- There are different levels at which this question can be answered. Firstly, the Conference was expressly placed in the context of the follow-up to Interlaken and Izmir. It is not therefore a surprise that a lot space in the declaration is given over to endorsing or building upon what was agreed in the first two conferences. I think then that the main impact will be the continuation of that reform process. From the Court’s perspective for the third time in just over two years forty seven States have come together to reaffirm their commitment to the Convention system and their attachment to the right of individual petition and that is something extraordinarily positive, the fact that despite all the economic and political difficulties facing Council of Europe member States, there is a still a fundamental belief in the unique collective project which the Convention represents. As was said at the conference, trying to get 47 States to agree on anything is extremely complex so even if the result is not radical and perhaps in some places lacking in clarity, it does amount to a significant achievement.
- There are some critics, notably in the UK, who doubt that the goals set before the Brighton conference would be achieved as the Declaration is rather weak. What do you think about it?
- Well, I go back to what I have just said. I think the important thing is that we keep the Convention system in a state in which it can continue to be effective in achieving its goals and this means a more or less continuous process of adaptation in the light of evolving circumstances. We at the Court are trying to do this – we expect to be able to count on the support of Governments in line with their reaffirmed commitment.
- The amount of applications filed with the court and a number of pending cases still remains high and appears to be a hot topic. A filtering mechanism has been applied within the ECHR among other measures. Can you notice any positive changes?
- There has been a dramatic increase in the number of inadmissible cases decided as a result of the Single Judge procedure introduced by Protocol No. 14 and new working methods adopted to accompany it, in particular the setting up in the Registry of a dedicated Filtering Secretariat dealing with five of the States with the highest number of inadmissible cases. The latest figures indicate an increase of approximately 120%. For the first time since 1998 we are making some inroads into the backlog and with relatively modest recruitment of additional staff we believe that we can bring the backlog of inadmissible cases under control by 2015.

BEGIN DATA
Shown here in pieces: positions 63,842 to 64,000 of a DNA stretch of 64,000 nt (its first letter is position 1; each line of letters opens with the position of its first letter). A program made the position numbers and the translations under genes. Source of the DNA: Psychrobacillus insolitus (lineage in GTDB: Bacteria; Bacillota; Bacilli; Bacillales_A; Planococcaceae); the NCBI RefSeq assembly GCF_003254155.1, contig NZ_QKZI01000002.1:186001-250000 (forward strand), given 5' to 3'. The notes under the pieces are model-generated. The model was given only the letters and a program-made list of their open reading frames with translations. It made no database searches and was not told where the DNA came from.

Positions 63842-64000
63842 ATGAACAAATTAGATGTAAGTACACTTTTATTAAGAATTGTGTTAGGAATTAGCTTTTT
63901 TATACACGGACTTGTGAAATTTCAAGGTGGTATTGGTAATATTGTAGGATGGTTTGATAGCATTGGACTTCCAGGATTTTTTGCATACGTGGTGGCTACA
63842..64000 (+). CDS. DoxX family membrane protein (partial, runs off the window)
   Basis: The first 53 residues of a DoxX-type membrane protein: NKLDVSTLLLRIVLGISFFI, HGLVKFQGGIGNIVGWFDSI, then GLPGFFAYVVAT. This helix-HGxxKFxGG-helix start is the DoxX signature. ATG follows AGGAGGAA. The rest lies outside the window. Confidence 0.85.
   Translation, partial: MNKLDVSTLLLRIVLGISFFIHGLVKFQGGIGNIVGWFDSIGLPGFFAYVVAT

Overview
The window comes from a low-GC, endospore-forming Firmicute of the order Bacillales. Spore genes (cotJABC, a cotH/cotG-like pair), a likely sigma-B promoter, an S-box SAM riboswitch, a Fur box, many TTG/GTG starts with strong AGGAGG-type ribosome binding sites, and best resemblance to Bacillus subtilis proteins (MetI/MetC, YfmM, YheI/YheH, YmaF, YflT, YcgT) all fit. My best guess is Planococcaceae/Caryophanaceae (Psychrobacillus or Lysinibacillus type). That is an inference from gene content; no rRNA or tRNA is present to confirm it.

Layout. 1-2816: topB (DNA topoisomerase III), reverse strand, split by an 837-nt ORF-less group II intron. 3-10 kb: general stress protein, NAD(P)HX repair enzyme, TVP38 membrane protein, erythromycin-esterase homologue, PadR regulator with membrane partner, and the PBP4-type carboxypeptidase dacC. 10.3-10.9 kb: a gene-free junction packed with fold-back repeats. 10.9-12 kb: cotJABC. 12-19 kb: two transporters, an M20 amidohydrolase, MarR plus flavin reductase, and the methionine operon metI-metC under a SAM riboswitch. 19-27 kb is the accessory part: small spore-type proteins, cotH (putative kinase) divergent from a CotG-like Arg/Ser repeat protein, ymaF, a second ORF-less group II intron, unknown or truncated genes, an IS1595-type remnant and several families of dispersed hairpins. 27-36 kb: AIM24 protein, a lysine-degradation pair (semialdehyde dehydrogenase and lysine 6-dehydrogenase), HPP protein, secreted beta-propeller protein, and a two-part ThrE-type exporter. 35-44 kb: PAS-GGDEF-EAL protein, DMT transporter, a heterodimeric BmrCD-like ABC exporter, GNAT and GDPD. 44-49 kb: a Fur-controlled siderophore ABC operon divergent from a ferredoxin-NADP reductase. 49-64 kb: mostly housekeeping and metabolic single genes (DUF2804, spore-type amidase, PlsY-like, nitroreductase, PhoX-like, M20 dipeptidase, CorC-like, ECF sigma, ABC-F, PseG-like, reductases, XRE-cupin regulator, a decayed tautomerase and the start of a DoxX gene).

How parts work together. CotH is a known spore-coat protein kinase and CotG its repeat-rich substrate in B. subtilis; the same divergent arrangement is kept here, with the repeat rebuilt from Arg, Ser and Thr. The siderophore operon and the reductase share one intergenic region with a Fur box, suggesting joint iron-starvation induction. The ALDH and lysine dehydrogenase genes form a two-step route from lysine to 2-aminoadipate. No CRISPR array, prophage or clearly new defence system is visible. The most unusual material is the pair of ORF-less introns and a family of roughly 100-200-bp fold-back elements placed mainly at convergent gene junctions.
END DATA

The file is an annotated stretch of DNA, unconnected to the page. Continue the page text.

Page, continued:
- The ECHR is going to charge applicants with the fee. When it’s going to be realized and, perhaps, you have already calculated the fee? Is it going to be refunded by the defendant along with the legal costs? Could you please share your ideas about how it might be arranged?
- This was a proposal made at an earlier stage in the reform process to which the Court has always been opposed. As far as I am aware there is not sufficient support for it among the Contracting States and it now seems unlikely that it will be taken forward. In any case there was no reference to it in the Brighton declaration.
- Mr. Fribergh, taking into account the trends we are talking about, are you sure the ECHR won’t end up with the customary bureaucracy?
- Well, of course the larger the institution the higher the risk of bureaucratic inertia. My challenge as Registrar is to ensure that the Registry remains a dynamic and motivated workforce at the service of the Court – that we are open to new methods and that we are ready to adapt to changing situations. I am convinced that most people who work in the Registry have a real sense of purpose and of the importance and value of what they are doing. I always say that it is a privilege to work for the Court and I hope this feeling is shared by the majority of my colleagues. We are conscious that the Court remains a source of hope for many victims of human rights abuses and we have an absolute duty to ensure that those complaints are processed and adjudicated in a reasonable time. Today everything is not perfect – it takes far to long to deal with cases from certain countries, but we are making progress and I am determined that this will continue for as long as necessary.
- Mr. Fribergh, thank you for your time.